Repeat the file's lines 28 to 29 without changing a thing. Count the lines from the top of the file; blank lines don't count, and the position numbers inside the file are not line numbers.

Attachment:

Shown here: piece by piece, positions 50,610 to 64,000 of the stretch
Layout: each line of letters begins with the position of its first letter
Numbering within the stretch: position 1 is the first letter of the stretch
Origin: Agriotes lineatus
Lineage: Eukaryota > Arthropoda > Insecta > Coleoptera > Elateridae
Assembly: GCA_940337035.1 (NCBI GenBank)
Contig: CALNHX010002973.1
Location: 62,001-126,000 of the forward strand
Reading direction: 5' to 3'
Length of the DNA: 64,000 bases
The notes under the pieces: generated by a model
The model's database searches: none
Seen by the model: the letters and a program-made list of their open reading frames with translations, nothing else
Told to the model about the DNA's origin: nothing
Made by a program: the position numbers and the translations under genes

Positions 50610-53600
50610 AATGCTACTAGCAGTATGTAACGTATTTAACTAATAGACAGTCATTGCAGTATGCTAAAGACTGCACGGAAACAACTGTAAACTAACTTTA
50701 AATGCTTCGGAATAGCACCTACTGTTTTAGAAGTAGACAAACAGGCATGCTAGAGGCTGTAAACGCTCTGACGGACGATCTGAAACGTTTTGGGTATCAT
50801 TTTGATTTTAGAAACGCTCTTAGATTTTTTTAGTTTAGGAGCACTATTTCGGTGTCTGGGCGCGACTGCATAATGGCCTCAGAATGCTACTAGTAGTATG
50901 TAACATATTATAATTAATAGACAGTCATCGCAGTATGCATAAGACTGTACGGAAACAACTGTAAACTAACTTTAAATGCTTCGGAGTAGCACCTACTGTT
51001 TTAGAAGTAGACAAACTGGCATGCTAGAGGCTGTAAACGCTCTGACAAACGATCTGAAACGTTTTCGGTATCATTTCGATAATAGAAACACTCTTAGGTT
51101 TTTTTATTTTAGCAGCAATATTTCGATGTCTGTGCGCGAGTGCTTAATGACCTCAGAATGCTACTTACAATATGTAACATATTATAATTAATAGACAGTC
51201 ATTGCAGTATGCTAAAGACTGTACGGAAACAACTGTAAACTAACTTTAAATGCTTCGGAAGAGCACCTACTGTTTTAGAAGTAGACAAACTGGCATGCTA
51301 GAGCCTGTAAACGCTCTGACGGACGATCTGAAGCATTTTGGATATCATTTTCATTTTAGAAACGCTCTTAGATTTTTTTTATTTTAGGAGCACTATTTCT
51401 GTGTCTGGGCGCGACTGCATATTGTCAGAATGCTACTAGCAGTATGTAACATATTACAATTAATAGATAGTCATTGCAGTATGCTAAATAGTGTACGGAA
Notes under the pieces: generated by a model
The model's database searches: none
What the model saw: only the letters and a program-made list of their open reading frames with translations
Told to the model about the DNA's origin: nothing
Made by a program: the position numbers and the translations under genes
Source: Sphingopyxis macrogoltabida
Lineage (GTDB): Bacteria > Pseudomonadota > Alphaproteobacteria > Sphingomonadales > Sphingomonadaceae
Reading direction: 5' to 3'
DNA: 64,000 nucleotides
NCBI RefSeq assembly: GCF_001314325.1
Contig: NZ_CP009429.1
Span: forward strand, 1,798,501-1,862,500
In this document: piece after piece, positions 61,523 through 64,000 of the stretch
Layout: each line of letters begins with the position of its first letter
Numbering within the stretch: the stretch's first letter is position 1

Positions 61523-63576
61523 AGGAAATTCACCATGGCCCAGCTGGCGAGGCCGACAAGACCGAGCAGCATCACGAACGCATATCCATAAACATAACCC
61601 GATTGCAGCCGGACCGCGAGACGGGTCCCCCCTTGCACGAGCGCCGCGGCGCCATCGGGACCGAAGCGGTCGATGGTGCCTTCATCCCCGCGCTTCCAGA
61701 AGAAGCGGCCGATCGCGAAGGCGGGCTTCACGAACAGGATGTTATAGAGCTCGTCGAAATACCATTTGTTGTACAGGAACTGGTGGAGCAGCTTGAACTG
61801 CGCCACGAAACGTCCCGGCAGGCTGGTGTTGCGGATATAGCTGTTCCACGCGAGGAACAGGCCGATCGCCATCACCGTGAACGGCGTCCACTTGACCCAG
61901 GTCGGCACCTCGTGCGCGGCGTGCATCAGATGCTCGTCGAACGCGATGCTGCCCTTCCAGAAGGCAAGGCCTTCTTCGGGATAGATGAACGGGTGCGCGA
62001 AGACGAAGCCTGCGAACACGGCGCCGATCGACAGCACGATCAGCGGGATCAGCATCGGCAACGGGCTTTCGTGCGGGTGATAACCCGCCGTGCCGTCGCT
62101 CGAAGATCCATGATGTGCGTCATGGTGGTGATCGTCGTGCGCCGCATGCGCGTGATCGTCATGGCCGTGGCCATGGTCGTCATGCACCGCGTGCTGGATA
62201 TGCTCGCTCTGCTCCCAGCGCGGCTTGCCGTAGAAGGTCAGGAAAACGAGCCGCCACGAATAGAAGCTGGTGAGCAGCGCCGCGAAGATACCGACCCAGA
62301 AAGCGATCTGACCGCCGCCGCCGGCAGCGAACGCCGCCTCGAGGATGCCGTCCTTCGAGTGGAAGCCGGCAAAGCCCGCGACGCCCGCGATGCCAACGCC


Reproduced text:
What the model saw: only the letters and a program-made list of their open reading frames with translations
Told to the model about the DNA's origin: nothing